ICOM South-Eest Europe Annual Conference 2023
ICOM SEE Annual Conference CALL FOR PAPERS
16 – 17 October 2023
Venue: National Museum of the Romanian Peasant, Bucharest, Romania
DEADLINE for APPLICATION: 30 June 2023
MAIN THEME: Museums, Sustainability and Wellbeing
Subtitle: Celebrating 20 Years of Convention for the Safeguarding of the Intangible Cultural Heritage (17 October 2003—17 October 2023)
ICOM South East Europe (ICOM SEE) is pleased to announce its annual conference, which will be held in Bucharest, Romania on 16 and 17 October 2023. The conference theme is aligned with the International Museum Day 2023 theme “Museums, Sustainability and Wellbeing”. The aim of the conference is to explore the relationship between museums, sustainability and wellbeing, and to discuss how museums can contribute to a more sustainable and content society, thus including the topics of food heritage, tangible and intangible heritage.
Museums have a unique role to play in promoting sustainability and wellbeing. As cultural institutions, museums have the ability to raise awareness about the importance of sustainable development and to encourage visitors to adopt more sustainable lifestyles – taking it step by step. Museums can also contribute to the wellbeing of individuals and communities by providing opportunities for learning, social interaction, and personal growth.
The conference will provide a platform for sharing best practices, research findings, and innovative ideas related to museums, sustainability, and wellbeing. We welcome proposals for papers, presentations, and workshops from museum professionals, academics, and researchers.
KEY THEMES FOR THE CONFERENCE AND SESSIONS
- Museums, Sustainability and Wellbeing: Museums and Sustainable development goals
As highlighted in the ICOM Resolution in 2019, all museums have a role to play in shaping and creating sustainable futures, and they can do this through educational programmes, exhibitions, community outreach and research. We invite you to share your showcases of such implementations that introduce how are museums key contributors to the wellbeing and to the sustainable development of communities.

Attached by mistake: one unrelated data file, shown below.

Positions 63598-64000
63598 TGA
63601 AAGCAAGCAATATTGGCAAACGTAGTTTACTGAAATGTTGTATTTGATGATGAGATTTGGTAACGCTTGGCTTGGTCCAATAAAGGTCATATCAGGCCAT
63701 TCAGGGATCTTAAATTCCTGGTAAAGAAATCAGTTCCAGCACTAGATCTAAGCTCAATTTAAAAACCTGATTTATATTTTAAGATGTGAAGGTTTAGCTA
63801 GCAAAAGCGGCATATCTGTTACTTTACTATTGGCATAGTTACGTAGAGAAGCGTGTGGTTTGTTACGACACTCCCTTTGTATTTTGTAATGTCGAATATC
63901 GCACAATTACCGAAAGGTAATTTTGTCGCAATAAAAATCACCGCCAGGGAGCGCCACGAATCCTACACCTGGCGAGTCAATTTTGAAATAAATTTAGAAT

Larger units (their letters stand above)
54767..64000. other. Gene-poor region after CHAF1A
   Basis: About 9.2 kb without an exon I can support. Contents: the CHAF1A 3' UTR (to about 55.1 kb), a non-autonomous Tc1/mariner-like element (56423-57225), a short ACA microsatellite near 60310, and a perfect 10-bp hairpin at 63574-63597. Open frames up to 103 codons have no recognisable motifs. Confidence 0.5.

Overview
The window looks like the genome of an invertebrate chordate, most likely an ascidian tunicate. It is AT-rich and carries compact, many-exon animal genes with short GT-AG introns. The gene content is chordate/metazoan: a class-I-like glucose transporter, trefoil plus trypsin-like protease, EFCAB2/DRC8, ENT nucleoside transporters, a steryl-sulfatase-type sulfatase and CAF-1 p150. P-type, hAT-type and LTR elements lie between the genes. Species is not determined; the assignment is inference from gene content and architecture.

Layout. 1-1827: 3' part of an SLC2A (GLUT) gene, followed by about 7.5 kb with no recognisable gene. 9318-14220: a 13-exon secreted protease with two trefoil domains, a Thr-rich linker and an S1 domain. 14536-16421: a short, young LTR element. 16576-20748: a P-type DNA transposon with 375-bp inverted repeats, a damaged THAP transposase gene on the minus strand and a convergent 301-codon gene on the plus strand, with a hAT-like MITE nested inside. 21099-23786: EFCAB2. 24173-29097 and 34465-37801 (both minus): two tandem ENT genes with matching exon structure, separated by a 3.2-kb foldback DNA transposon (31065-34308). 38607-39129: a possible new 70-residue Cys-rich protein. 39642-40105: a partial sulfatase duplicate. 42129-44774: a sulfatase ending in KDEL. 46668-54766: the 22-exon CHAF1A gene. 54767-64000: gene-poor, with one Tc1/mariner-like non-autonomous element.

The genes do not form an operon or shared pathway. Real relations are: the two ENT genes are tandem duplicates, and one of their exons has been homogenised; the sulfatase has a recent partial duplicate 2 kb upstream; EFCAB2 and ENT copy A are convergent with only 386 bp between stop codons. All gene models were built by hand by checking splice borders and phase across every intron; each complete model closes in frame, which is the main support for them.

- Food is what connects us: Exploring Food Heritage in Museums
Food is an essential element of human culture, identity, and heritage, connecting people across time and space. Museums have an important role to play in exploring and celebrating our shared food heritage, through the lens of promoting sustainable food practices and wellbeing. We invite proposals for presentations, and case studies that explore innovative approaches to integrating food heritage in museum collections, exhibitions, and programmes. We are particularly interested in contributions that address the following themes:
- Food heritage interpretation: How can museums use food as a lens to explore different aspects of cultural heritage, such as history, art, science, and social issues?
- Sustainability and wellbeing: How can museums promote sustainable food practices and support community wellbeing through food-related programmes?
- Good practices and case studies: What are some examples of successful food heritage projects in museums, and what lessons can be learned from them?
- Make Intangible Tangible for all: Oral history, vanishing practices
In museums, intangible heritage is often presented through audio and visual media, such as videos, audio recordings, and interactive exhibits. However, these methods may not always effectively convey the depth and richness of intangible heritage.
To address this challenge, museums may explore innovative ways of presenting intangible heritage that engage multiple senses and create immersive experiences for visitors.
In addition, museums can collaborate with communities and cultural practitioners to ensure that intangible heritage is presented in a respectful and accurate way. This may involve working with community members to co-create exhibits and programming, as well as involving cultural practitioners in the design and implementation of exhibits.
Overall, the subtopic “Make Intangible Tangible for all” highlights the importance of presenting intangible heritage in a way that is engaging, accessible, and respectful, and calls for innovative approaches to this challenge in the context of museum exhibitions and programming.
Abstracts should be no more than 250 words.
Proposals should include:
- a title,
- an abstract,
- and a brief biography of the author/speaker.
Proposals should be submitted to firstname.lastname@example.org by 30 June 2023 the latest.